swollen; distended; tumid.
inflated, overblown, or pompous; bombastic: turgid language.
- tur·gid·i·ty, tur·gid·ness, noun
- tur·gid·ly, adverb
- un·tur·gid, adjective
- un·tur·gid·ly, adverb
Dictionary.com Unabridged Based on the Random House Unabridged Dictionary, © Random House, Inc. 2023
How to use turgid in a sentence
It is also now part of a turgid, boiling debate over police use of force, one that overlaps with America’s sharp political divide.Police have fatally shot 22 children under age 16 since 2015 | Philip Bump | April 16, 2021 | Washington Post
Some of it gets rather turgid, even given the remarkable ability of the participants to recreate exact bits of dialogue.
Why not go for the polar opposite of a turgid straight white guy?
Smith faxed a turgid apologia over to Bullock on Sunday, a mere three weeks after her relationship with James came to light.
Accordingly, the Crown has dwindled away in proportion to the unnatural and turgid growth of this excrescence on the Court.Thoughts on the Present Discontents | Edmund Burke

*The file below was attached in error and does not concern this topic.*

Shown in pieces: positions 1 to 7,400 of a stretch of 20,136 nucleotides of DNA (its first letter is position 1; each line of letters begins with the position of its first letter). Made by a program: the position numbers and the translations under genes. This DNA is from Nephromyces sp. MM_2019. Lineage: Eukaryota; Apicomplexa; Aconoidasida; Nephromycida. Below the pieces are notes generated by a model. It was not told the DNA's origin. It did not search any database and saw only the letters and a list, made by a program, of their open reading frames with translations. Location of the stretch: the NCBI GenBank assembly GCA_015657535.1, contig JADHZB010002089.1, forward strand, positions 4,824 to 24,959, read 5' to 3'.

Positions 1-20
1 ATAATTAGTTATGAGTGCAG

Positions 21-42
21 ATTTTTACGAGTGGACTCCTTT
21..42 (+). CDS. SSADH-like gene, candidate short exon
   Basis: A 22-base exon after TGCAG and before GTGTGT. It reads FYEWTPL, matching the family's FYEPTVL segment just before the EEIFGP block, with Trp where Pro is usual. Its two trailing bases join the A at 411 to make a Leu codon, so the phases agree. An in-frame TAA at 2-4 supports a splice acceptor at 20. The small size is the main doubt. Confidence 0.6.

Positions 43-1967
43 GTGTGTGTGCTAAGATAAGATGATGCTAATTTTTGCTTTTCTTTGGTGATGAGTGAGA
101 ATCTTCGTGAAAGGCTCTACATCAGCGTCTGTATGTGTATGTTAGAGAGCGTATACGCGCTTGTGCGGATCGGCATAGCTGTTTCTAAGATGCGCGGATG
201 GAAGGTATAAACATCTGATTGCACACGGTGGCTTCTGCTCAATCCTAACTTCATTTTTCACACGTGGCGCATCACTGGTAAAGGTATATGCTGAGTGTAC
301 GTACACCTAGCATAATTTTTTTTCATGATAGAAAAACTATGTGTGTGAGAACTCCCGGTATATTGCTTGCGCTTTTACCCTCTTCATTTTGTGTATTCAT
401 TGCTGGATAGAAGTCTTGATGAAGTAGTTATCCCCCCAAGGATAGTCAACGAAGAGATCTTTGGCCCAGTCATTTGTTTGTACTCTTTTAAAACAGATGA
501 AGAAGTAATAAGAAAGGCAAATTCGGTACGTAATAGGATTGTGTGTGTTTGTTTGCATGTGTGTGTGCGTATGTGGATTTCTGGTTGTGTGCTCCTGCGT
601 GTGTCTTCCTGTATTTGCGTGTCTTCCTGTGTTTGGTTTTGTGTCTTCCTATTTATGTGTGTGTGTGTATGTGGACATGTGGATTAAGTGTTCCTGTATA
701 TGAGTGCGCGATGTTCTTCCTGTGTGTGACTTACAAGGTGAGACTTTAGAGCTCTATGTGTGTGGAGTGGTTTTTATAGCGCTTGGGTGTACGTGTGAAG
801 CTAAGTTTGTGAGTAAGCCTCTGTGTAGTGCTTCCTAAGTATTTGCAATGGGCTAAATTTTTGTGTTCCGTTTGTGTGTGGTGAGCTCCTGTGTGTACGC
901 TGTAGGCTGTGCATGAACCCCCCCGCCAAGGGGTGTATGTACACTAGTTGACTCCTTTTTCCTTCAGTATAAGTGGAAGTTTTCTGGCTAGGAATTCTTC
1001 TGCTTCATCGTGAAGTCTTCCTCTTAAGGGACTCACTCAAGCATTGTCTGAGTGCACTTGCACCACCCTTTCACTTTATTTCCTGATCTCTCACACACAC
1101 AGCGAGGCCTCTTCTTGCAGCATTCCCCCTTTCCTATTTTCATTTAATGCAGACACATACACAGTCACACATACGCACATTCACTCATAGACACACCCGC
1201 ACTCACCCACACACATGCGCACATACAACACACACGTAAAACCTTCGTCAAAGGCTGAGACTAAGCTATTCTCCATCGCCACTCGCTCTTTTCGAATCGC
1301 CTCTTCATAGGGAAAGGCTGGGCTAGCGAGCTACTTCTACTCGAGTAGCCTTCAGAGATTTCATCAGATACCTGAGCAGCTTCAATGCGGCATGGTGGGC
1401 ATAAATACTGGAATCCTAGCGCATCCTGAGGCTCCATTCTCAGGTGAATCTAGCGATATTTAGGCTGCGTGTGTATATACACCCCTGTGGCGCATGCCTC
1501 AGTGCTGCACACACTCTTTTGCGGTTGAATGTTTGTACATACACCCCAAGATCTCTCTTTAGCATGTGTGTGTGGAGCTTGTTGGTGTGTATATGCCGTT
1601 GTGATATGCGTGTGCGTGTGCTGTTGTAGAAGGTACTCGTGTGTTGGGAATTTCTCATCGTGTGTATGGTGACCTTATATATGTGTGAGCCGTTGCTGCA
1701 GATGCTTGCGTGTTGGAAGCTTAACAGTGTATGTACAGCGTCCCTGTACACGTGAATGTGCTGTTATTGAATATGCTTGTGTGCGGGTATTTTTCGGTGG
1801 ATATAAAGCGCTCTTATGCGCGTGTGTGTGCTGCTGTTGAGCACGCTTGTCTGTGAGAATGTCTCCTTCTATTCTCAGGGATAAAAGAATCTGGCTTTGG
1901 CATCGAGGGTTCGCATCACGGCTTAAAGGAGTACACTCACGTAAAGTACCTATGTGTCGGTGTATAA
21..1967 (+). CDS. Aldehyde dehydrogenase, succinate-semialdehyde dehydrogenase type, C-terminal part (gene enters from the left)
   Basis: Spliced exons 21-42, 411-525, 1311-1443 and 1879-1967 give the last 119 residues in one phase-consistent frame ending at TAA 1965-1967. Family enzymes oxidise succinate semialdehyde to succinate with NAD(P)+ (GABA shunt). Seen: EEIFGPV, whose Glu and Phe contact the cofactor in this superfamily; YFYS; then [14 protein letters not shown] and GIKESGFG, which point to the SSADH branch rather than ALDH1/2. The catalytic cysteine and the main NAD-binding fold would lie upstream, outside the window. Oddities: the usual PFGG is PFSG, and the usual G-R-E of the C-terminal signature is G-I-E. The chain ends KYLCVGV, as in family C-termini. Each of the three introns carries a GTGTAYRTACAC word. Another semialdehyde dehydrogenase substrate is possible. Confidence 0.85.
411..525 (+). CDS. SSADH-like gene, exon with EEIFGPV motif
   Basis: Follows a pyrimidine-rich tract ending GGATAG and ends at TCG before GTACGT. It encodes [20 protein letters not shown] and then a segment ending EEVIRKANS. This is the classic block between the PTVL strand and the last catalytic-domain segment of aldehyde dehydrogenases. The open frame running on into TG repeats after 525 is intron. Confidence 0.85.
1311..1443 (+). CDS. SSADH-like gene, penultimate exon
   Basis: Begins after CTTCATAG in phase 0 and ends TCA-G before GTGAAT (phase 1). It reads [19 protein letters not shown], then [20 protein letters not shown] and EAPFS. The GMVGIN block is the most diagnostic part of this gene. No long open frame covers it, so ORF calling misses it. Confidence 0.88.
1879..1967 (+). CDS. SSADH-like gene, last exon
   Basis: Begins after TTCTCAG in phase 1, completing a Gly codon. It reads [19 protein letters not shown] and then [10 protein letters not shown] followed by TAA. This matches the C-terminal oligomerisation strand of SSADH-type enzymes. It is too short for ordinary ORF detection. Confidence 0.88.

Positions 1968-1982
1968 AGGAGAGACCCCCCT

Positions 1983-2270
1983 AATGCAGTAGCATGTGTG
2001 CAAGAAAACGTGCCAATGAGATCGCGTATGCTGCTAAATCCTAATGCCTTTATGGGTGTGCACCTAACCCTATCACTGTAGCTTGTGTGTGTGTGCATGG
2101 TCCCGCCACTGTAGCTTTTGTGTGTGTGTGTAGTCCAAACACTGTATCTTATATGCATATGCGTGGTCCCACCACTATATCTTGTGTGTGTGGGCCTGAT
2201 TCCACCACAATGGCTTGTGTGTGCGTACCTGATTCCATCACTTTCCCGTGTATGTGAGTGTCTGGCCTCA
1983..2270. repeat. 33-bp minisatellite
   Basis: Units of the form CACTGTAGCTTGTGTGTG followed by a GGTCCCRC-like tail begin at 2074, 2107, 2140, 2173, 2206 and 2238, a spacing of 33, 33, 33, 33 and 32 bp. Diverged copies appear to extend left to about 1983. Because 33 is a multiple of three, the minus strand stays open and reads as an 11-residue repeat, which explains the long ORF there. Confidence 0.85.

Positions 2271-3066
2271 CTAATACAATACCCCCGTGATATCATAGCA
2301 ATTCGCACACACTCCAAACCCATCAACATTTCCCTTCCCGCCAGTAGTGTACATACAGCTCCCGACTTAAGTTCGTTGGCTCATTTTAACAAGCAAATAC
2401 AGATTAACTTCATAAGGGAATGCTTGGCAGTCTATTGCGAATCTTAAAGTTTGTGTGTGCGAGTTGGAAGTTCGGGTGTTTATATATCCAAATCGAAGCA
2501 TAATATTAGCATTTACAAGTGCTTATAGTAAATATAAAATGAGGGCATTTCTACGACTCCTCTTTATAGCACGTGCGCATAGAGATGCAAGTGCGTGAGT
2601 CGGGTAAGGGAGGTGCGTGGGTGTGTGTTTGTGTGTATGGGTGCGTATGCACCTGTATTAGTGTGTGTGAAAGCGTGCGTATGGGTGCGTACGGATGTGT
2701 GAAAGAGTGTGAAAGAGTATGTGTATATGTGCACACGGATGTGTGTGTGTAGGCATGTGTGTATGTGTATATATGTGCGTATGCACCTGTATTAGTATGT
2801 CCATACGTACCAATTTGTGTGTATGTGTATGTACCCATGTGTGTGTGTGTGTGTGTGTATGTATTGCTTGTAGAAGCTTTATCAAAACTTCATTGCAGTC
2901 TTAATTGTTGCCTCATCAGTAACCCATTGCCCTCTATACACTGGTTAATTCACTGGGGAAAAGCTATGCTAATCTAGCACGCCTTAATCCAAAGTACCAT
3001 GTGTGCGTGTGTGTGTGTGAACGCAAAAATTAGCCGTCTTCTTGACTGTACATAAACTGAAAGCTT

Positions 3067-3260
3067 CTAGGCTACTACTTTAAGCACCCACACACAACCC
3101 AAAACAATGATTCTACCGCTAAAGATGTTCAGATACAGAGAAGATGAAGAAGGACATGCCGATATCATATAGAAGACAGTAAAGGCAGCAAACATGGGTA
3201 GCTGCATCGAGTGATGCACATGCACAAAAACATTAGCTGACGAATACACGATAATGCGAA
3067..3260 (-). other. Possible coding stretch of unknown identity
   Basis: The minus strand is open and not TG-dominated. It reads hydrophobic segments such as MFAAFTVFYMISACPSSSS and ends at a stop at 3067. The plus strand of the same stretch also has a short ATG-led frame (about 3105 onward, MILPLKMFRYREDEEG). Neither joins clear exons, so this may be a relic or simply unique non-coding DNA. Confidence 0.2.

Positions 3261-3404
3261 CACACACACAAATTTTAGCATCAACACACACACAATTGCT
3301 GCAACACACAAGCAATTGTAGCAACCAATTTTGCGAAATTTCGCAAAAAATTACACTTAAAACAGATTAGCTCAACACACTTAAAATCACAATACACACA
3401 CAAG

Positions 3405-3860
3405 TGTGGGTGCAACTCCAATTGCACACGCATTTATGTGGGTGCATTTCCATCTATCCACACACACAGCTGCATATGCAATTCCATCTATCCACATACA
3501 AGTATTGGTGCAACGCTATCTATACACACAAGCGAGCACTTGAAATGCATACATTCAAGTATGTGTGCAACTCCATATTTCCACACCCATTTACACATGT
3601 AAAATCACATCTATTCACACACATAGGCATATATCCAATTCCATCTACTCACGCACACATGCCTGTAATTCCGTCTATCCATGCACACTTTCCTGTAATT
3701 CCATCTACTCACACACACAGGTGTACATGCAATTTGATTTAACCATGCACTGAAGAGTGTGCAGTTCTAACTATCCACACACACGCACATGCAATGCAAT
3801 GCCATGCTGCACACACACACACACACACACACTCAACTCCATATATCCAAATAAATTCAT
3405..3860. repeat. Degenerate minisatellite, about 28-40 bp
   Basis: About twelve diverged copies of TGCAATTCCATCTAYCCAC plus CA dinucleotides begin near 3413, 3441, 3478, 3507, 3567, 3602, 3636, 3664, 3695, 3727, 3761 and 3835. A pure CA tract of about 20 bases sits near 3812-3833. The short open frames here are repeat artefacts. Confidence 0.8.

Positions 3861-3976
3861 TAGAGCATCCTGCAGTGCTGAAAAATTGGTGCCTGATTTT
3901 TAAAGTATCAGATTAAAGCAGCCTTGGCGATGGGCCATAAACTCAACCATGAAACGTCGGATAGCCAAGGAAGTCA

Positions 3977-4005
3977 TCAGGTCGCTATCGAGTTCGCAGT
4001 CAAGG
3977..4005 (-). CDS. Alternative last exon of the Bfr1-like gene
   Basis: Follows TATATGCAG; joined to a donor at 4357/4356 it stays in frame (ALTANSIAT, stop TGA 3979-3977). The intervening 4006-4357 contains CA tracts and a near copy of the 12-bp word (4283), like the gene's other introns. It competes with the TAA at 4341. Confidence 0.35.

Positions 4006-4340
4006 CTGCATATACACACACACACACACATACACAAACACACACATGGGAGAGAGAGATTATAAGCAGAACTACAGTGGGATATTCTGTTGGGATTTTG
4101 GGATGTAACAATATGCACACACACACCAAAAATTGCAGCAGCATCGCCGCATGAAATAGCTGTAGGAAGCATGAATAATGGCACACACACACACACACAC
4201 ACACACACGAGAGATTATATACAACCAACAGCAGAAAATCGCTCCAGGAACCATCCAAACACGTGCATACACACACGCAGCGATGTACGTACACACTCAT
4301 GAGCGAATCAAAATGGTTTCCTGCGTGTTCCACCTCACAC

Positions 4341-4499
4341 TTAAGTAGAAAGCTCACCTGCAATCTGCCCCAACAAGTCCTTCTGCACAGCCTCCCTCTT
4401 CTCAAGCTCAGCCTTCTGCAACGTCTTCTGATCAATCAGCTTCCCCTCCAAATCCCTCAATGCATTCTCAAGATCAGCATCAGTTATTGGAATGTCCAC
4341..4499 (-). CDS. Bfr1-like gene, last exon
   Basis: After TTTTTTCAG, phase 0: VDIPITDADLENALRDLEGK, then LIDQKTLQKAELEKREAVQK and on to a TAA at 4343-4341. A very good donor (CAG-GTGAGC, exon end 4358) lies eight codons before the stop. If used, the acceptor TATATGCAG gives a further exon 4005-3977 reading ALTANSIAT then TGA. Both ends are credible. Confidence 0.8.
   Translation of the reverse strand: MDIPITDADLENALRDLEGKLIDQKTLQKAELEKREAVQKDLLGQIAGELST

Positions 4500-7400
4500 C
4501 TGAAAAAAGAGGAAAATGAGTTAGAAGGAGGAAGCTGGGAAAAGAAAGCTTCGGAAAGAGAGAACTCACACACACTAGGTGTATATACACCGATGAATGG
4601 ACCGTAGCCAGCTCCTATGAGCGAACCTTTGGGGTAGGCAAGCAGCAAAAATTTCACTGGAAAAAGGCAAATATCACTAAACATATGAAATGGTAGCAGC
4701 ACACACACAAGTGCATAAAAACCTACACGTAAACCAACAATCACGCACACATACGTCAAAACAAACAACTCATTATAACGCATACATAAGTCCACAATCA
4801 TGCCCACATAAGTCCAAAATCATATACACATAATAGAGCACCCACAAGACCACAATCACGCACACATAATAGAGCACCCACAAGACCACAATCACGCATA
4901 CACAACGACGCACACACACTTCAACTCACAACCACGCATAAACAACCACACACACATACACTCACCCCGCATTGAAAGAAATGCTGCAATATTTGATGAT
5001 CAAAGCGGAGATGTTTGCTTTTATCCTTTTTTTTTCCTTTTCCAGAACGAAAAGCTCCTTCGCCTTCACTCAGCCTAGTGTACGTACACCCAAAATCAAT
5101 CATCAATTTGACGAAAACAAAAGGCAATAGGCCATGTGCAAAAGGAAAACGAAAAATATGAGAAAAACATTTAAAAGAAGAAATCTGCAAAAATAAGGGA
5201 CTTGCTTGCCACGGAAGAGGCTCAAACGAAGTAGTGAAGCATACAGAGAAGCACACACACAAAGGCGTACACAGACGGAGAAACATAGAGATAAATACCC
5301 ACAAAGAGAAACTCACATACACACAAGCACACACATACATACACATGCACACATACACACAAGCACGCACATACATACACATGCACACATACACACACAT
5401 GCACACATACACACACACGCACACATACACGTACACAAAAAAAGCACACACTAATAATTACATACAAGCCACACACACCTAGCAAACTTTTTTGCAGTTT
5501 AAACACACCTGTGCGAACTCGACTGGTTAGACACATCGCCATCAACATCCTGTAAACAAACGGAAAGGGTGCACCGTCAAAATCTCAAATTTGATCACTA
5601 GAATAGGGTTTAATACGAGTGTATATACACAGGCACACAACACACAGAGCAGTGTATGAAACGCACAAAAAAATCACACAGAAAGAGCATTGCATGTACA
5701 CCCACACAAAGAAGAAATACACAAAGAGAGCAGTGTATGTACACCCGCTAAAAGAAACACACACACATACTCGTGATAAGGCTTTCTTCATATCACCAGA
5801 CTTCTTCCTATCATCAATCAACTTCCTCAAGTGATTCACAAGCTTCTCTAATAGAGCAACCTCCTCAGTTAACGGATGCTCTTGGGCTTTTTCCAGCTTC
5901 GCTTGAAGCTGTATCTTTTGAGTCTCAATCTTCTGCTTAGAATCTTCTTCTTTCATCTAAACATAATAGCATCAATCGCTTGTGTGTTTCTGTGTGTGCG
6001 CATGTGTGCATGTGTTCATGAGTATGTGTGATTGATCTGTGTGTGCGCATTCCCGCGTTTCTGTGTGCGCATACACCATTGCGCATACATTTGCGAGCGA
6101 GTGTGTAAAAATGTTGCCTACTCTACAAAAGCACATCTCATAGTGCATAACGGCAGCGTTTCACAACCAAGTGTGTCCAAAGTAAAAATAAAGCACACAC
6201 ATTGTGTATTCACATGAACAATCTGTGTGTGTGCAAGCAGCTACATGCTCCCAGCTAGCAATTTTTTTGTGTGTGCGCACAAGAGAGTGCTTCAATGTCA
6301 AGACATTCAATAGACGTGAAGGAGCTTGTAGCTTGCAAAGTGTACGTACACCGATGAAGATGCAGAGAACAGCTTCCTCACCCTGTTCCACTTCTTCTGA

In her usual bad taste she complained, in turgid, extravagant terms, of his deceitful conduct towards her.The Duel | A. I. Kuprin
Accordingly the crown has dwindled away, in proportion to the unnatural and turgid growth of this excrescence on the court.
Santiago's style as a writer of love letters might be a little on the turgid side, but he knew how to make himself clear.The Five Arrows | Allan Chase
Plethore′tic, Plethor′ic, -al, afflicted with plethora: superabundant: turgid.
British Dictionary definitions for turgid
swollen and distended; congested
(of style or language) pompous and high-flown; bombastic
- turgidity or turgidness, noun
- turgidly, adverb
Collins English Dictionary - Complete & Unabridged 2012 Digital Edition © William Collins Sons & Co. Ltd. 1979, 1986 © HarperCollins Publishers 1998, 2000, 2003, 2005, 2006, 2007, 2009, 2012